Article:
The Slow Death of Harley Davidson

By Brock McPherson

Harley Davidson has been around since 1907 and they’re indisputably an American icon. Their badge is instantly recognizable to just about anybody in the English-speaking world, despite the fact that their sales have been on the decline for a while.

At one time in history, this wasn’t the case. For the first couple of decades after the company was created in 1907, Harley Davidson was innovating and steadily expanding with their original engine design, the V-twin. This engine design was named the V-twin because it consisted of two pistons joined at the base and angled upwards at a 45 degree angle away from each other. This engine design made Harley stand out, and became so iconic that it’s still used today by both of the two major American motorcycle companies, Harley and Indian.

HD had the opportunity to expand even more when WWII rolled around and the United States military needed reliable and affordable motorcycles for use overseas. These machines, colloquially known as the “Liberators”, became popular after the war due to their affordability and availability. Having fulfilled that contract, they were able to gain more notoriety and increase production further. In fact, Harley Davidson still makes motorcycles for the American military and police today.

One of the problems they experienced, however, is that they pioneered the Japanese motorcycle industry by licensing tools and blueprints to a Japanese company Sankyo. This was very profitable for them at the time, however, it would grow to be a problem in the coming years.

Already facing competition from European companies such as Ducati and BMW, the Japanese motorcycles became a force in the American market. In 1963, Honda in particular began selling their Cub models to Americans using a friendly-looking ad campaign with the slogan “You meet the nicest people on a Honda”. The very next year, in 1964, these new Honda bikes made up half of all motorcycle sales in the United States. In order to remain competitive, Harley Davidson had to lean into the tough biker gang image that they had tried to ignore up until then.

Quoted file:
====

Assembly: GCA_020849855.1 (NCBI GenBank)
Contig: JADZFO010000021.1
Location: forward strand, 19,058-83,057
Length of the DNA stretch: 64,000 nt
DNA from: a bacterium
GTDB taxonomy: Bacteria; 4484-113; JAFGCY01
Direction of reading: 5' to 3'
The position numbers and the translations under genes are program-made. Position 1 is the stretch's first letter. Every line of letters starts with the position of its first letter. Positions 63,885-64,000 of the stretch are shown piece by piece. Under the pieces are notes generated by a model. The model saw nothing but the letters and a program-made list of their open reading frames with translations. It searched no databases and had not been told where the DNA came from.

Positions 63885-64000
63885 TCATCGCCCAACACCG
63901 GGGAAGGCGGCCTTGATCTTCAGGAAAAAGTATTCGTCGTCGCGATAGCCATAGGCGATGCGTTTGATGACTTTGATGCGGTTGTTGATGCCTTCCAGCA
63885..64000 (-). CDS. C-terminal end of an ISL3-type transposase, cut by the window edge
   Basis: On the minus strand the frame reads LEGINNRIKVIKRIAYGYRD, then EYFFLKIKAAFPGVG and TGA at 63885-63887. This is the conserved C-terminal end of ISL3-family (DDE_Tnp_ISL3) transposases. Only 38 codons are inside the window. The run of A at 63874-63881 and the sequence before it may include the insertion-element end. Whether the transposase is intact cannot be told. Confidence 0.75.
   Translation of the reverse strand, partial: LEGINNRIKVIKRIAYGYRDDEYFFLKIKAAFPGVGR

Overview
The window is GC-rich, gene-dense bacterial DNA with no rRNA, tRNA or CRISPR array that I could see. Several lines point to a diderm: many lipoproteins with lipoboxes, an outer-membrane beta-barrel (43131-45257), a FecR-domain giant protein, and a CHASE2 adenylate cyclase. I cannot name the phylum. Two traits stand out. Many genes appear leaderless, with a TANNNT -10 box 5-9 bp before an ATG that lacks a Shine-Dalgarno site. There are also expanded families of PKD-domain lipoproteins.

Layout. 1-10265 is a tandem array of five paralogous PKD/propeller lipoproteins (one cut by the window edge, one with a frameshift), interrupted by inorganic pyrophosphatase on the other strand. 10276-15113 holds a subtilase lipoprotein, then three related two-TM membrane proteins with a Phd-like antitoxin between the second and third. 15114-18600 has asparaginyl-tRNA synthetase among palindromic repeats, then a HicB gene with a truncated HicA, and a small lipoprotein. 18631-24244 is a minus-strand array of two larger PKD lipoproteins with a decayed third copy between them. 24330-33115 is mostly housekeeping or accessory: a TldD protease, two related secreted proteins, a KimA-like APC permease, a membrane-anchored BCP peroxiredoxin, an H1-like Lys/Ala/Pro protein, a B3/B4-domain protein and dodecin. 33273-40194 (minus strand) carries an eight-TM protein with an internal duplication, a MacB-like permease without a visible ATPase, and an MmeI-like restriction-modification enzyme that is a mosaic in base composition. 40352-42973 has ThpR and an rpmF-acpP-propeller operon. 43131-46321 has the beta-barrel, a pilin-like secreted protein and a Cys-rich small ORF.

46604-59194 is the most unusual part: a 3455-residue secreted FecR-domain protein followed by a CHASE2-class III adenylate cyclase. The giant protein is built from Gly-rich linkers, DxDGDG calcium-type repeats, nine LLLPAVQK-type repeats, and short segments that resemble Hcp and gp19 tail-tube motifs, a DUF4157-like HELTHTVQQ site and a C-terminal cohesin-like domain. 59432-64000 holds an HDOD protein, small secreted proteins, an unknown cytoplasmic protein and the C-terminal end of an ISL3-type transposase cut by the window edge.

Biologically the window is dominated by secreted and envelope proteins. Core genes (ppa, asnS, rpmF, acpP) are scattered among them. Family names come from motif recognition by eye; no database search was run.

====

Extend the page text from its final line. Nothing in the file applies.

This worked in the short run, however, soon other Japanese companies such as Yamaha and Kawasaki began trying to tap into the American market. This led to Harley Davidson to petition then-president Ronald Reagan to impose a 45% tariff on all imported motorcycles, which he approved in 1983. This did help sales considerably, and they were sitting quite well for a while, but they ran into another problem as time went on. HD’s customer base was getting older.

While other brands, especially Japanese ones such as the aforementioned Honda, Kawasaki, and Yamaha were rapidly gaining traction with younger riders, Harley Davidson’s bikes, being overpriced couches on wheels, were neither as fast nor as affordable as their Japanese counterparts. Harley Davidson tried to draw in younger audiences with a subsidiary company started by ex-employee Eric Buell, known as Buell Motorcycles. However, HD dropped the company before it could gain any traction, due to the fact that it wasn’t making enough money yet.

The company tried once more to gain traction with younger buyers with a performance-based motorcycle called the V-Rod, which had an engine co-designed by Porsche. On paper, it seemed like a great idea to have a motorcycle which had the looks and attitude to satisfy older buyers, as well as the speed to bring in younger generations. Unfortunately, older customers said that it wasn’t a “real Harley” and the bike’s platform, despite a better engine, still had all the flaws that turned away younger buyers. In 2008, Harley Davidson stopped publishing the average age of their riders (it was 48 at the time), and in 2018 discontinued the V-Rod.

Over the last year, Harley Davidson looked like they were going to build a bike for the future, rather than living in the past. They showed designs for a new, small electric motorcycle known as the LiveWire. Unfortunately, in true Harley Davison fashion, the bike is slow, heavy and overpriced. It’s for these reasons that Harley Davidson may shut down in the near future.